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my question is the following.

Given a sequence $(f_k)_k$ in $W^{1,q}(\Omega)$ with $q \in (1,\infty)$ and $\Omega \subseteq \mathbb{R}^n$ open and bounded. If I want to show $f_k$ converges in $W^{1,q}(\Omega)$ weakly, is it then sufficient to show that the corresponding sequence of regular distributions $([f_k])_k$ converges in $D'(\Omega)$, the locally convex space of distributions? I tend to say yes since the testfunctions $D(\Omega)$ are dense in $W^{1,q}(\Omega)$ and by that $W^{1,q}(\Omega)'$ is dense in $D'(\Omega)$. But I'm not quite sure. Is anyone familiar with stuff like this?

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  • $\begingroup$ If the sequence $\{f_k\}$ is additionally bounded in $W^{1,q}(\Omega)$, the density argument is ok. If it is not bounded, it does not converge weakly. $\endgroup$ – gerw May 27 '16 at 17:26
  • $\begingroup$ oh sorry I forgot to write that I want to apply this to bounded sequences as you said. $\endgroup$ – CandyOwl May 27 '16 at 17:28
  • $\begingroup$ Note that $D(\Omega)$ is not dense in $W^{1,q}(\Omega)$ but merely in $W_0^{1,q}(\Omega)$. $\endgroup$ – gerw May 27 '16 at 17:43
  • $\begingroup$ sure many thanks for reminding me! $\endgroup$ – CandyOwl May 27 '16 at 17:53
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Let us assume that $f_k$ converges to $F \in D'(\Omega)$ in the sense that $$\int_\Omega f_k \, v \, \mathrm{d}x \to F(v) \qquad\forall v \in D(\Omega).$$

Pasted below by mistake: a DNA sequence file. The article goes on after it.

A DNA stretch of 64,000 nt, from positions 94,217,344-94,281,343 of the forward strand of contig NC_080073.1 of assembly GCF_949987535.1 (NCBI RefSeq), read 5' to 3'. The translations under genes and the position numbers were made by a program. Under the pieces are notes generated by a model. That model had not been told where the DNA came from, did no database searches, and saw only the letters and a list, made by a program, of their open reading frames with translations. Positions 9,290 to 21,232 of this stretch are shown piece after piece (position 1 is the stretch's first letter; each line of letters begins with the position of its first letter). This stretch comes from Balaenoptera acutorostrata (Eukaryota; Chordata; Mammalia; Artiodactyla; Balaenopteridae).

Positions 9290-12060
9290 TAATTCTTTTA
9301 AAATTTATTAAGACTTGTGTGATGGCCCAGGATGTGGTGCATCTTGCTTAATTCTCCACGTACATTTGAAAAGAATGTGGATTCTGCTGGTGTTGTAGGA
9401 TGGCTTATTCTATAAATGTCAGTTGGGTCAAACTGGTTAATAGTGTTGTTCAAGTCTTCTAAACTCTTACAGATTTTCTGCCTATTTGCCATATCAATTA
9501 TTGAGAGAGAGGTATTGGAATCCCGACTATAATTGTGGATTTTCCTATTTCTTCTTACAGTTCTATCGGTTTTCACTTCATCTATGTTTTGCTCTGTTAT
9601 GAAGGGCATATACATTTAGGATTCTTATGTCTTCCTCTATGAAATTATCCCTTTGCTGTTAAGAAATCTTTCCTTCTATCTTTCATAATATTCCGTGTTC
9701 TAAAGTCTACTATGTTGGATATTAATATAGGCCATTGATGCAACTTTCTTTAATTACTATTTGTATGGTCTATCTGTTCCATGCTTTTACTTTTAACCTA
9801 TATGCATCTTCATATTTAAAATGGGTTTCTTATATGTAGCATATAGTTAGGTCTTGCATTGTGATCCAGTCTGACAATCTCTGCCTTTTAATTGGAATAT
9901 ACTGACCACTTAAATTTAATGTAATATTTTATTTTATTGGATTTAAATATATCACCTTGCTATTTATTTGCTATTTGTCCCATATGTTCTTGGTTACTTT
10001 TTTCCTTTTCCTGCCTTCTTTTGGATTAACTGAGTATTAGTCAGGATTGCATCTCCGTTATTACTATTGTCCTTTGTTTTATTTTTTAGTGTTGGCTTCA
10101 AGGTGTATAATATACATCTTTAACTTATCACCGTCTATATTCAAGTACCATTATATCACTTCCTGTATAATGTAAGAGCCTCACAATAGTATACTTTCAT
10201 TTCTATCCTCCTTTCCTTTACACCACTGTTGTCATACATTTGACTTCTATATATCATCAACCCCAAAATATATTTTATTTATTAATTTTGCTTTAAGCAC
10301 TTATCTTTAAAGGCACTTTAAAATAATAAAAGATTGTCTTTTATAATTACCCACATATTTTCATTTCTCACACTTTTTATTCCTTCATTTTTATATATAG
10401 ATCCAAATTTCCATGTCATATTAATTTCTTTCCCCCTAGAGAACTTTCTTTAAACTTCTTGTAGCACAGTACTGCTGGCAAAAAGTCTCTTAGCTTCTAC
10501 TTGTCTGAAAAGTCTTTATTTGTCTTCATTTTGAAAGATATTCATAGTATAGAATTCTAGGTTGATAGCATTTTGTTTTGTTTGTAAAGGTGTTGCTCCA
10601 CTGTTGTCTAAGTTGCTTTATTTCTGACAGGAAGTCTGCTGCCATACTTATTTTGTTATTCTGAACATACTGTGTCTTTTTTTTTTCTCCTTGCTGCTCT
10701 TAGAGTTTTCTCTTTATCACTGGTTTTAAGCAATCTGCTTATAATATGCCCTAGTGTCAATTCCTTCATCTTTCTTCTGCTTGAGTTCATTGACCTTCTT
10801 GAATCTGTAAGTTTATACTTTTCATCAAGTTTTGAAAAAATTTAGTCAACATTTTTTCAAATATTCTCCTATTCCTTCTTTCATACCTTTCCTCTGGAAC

Now, since $W^{1,q}(\Omega)$ is reflexive, you get $f \in W^{1,q}(\Omega)$ and a subsequence such that $f_{n_k} \rightharpoonup f$ in $W^{1,q}(\Omega)$. In particular, $f_{n_k} \rightharpoonup f$ in $L^1(\Omega)$ and this shows $$F(v) = \int_\Omega f \, v \, \mathrm{d}x \qquad\forall v \in D(\Omega).$$

It remains to show the convergence of the whole sequence. Suppose that $f_k \not\rightharpoonup f$. Then, there is $\varepsilon > 0$, $\Phi \in W^{1,q}(\Omega)'$ and a subsequence with $|\Phi(f_{m_k} - f) | > \varepsilon$ for all $k$. However, since $\{f_{m_k}\}$ is bounded, it has a weakly convergent subsequence and its weak limit has to be $f$ (same argument as above). This is a contradiction. Hence, the whole sequence converges.

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